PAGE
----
HDL and LDL aren’t the only types of lipoproteins circulating in our blood. There are others, too, such as Very Low Density Lipoprotein (VLDL), Intermediate Density Lipoprotein (IDL), and lipoprotein A. Your doctor may not be measuring these now, but he or she may sometime in the distant future. Emerging research reveals that all three are associated with an increased risk of developing heart disease. So are triglycerides, another type of lipoprotein typically tested along with cholesterol. Your body turns excess calories from food into triglycerides and stores them in fat cells to be used as a backup source of energy.
How food affects cholesterol levels
Not too long ago, experts believed eating more cholesterol caused cholesterol to accumulate in the bloodstream and on artery walls. That meant foods high in cholesterol but otherwise heart-healthy, like eggs or shrimp, were considered taboo. After all, cholesterol in food is structurally identical to cholesterol in the bloodstream (minus the lipoproteins that carry it). However, as research has matured in recent years, scientific opinion has changed. "The relationship between cholesterol levels and dietary cholesterol isn’t as strong as we once thought," says Cindy Moore, MS, RD, director of nutrition therapy at the Cleveland Clinic Foundation.
Cholesterol levels are largely influenced by the kind of fat you eat. Two helpers are monounsaturated fats (in olives, avocados, and olive and canola oils) and polyunsaturated fats (found in vegetable oils, soybeans, fish, shellfish, and seeds). Nuts are rich sources of both. Of the two, monounsaturates are especially beneficial, raising HDL and lowering LDL. As long as most of the fats in your diet are heart-healthy mono- and polyunsaturates, you can consume between 20 and 35 percent of your calories from fat, according to the USDA’s Dietary Guidelines for Americans.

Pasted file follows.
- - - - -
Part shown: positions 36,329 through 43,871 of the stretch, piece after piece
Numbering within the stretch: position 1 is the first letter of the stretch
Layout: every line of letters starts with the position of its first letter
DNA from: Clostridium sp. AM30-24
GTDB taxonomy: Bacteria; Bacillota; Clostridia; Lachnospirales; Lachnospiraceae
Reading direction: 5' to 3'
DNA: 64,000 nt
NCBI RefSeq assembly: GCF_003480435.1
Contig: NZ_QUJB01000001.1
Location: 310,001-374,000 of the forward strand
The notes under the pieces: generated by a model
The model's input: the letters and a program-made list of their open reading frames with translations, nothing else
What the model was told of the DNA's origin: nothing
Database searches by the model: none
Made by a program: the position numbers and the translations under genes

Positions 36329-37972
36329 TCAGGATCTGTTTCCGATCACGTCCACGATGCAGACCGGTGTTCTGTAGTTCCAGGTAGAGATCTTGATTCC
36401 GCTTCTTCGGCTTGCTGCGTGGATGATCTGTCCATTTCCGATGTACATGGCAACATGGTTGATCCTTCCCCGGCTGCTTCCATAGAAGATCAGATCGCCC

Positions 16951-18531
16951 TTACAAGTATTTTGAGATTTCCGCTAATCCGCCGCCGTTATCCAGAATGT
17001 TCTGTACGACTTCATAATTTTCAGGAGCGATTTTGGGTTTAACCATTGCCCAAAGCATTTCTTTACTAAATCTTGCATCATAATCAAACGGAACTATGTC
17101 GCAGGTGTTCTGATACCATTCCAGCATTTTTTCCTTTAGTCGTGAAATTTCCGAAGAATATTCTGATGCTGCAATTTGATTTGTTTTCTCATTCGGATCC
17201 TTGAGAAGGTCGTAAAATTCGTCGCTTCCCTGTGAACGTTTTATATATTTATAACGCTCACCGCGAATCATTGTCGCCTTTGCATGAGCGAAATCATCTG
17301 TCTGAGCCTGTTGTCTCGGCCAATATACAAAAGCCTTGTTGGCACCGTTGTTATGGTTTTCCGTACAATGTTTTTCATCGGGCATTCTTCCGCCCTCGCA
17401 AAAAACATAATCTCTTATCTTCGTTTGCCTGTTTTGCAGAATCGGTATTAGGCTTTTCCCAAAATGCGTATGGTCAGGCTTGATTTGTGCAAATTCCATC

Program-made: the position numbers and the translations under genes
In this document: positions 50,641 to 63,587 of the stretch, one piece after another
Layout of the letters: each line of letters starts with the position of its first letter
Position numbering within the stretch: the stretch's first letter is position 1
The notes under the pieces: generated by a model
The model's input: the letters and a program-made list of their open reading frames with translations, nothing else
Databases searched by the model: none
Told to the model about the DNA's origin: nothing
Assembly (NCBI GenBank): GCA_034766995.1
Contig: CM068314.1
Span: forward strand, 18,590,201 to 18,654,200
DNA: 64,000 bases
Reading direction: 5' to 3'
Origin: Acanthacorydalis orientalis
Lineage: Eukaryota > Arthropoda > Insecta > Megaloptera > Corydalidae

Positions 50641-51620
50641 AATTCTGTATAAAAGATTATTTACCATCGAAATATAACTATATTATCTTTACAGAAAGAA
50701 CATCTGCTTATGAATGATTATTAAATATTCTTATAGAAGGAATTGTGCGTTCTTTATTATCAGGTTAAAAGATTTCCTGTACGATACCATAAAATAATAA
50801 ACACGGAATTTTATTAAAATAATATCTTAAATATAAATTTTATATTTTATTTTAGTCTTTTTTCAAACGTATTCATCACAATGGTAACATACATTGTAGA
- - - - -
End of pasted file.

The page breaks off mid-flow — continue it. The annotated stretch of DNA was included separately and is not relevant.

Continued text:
Just as some fats are positive, others are problematic. "When it comes to elevated LDL, trans and saturated fats are the real culprits," Moore says. Reducing saturated fat to seven percent of calories (15 grams in a 2,000-calorie-per-day diet) can lower LDL as much as 10 percent, according to an American Heart Association report. Trouble is, most Americans eat too much saturated fat―roughly 11 percent of total calories. And that saturated fat sends a troublesome signal to your liver, telling it to pump out more cholesterol, causing LDL to build up in your bloodstream. As for trans fats? "They’re an even greater concern," Moore says. While saturated fats boost LDL, they also increase HDL. Trans fats, on the other hand, do double damage, increasing LDL while reducing protective HDL.